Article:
All of the rides took me around three and half-hours to get though, but they do offer reasons to return after you have been through them all. With the game coming with combat difficulties, global and friend leaderboards and every track having multiple paths to chose from. With the path choice meaning you can at least get a different experience for an additional run.

However, if you take the light gun action and the leaderboard system there is plenty of reason to keep returning and taking runs of each ride – which was the main pull of Rush of Blood.


For the purposes of transparency, this review was created using a review code provided by the company or their respective PR company. The use of a press code does not affect my judgement of the product.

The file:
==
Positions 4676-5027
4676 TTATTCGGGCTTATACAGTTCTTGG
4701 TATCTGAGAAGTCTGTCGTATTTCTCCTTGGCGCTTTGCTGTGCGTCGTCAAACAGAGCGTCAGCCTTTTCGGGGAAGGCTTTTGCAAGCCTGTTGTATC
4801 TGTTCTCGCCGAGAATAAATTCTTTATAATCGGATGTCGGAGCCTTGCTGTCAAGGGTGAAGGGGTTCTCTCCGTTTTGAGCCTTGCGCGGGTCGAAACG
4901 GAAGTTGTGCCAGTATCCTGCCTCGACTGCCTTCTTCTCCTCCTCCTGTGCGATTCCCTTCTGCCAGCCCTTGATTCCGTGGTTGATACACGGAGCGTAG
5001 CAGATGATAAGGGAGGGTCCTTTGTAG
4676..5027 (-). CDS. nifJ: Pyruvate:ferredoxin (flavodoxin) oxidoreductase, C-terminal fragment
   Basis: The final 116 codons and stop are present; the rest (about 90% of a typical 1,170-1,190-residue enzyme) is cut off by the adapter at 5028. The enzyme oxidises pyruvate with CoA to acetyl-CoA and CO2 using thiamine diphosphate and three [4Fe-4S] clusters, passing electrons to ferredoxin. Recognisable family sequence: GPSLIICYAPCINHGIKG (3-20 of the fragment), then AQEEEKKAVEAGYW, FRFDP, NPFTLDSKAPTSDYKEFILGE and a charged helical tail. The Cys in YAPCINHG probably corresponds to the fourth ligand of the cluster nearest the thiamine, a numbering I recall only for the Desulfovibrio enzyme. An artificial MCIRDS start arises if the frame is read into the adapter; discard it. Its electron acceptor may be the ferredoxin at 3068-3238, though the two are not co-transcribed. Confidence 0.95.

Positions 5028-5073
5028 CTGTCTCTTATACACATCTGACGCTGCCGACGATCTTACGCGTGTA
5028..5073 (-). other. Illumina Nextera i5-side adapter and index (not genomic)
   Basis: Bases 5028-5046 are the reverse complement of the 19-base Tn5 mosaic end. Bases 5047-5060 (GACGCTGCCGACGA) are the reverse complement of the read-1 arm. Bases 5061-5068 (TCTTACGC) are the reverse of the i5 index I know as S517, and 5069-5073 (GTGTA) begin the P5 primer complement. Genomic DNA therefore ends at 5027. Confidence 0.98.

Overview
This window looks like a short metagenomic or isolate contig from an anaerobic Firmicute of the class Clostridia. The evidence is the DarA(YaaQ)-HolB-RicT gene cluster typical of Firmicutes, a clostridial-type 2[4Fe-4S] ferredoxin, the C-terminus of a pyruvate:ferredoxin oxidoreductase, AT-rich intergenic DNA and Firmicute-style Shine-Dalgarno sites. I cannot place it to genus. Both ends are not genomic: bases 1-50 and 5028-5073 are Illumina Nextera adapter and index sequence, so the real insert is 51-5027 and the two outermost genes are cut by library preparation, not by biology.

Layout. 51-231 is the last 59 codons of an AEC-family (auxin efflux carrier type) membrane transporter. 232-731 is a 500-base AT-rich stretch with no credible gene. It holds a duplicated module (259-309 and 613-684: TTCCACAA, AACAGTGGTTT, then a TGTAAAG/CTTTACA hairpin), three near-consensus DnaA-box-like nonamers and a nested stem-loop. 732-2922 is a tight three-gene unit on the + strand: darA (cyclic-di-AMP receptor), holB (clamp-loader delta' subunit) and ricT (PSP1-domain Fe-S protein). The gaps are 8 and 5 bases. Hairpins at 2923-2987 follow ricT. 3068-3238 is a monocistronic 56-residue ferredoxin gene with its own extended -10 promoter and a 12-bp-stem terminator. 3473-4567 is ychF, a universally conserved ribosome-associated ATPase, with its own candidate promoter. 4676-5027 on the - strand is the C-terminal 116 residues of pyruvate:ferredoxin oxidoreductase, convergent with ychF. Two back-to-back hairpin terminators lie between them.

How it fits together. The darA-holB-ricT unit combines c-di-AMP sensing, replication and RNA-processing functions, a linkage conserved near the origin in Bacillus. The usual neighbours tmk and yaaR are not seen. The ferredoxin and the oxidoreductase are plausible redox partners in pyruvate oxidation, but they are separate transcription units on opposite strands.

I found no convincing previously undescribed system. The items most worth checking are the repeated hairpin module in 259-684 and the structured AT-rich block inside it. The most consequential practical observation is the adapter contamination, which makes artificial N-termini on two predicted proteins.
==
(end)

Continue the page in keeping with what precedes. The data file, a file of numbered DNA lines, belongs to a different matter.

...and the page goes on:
After being really excited for Switchback VR and waiting for another game like this from Supermassive Games for so long, unfortunately it does not live up the exceptions Rush of Blood set despite the age of the game. However, it does bring a good mix of the light gun style action on a rollercoaster that I wanted, with some extras which work in places and fall off in others. The use of The Dark Pictures series allowed them to make rides in all the different locations from the first season of games and use some of the horrible horrors you face in those games. But again, some of the settings worked better than others.

It was really difficult not to go into Switchback VR without rose-tinted glasses given my fondness for Rush of Blood, and feel if I did my review straight after finishing it this review would have been different. After sitting down and reflecting on it, I find it hard to recommend picking the game up at full price, but certainly worth a look when it goes on sale. Although, I will still find myself returning to game, this is more due to my love of and wanting a new Rush of Blood.


Release Date: March 16th 2023
Developer: Supermassive Games Ltd
Publisher: Supermassive Games Ltd
Price: US $39.99 / CA$ 53.49/ €39.99 / £32.99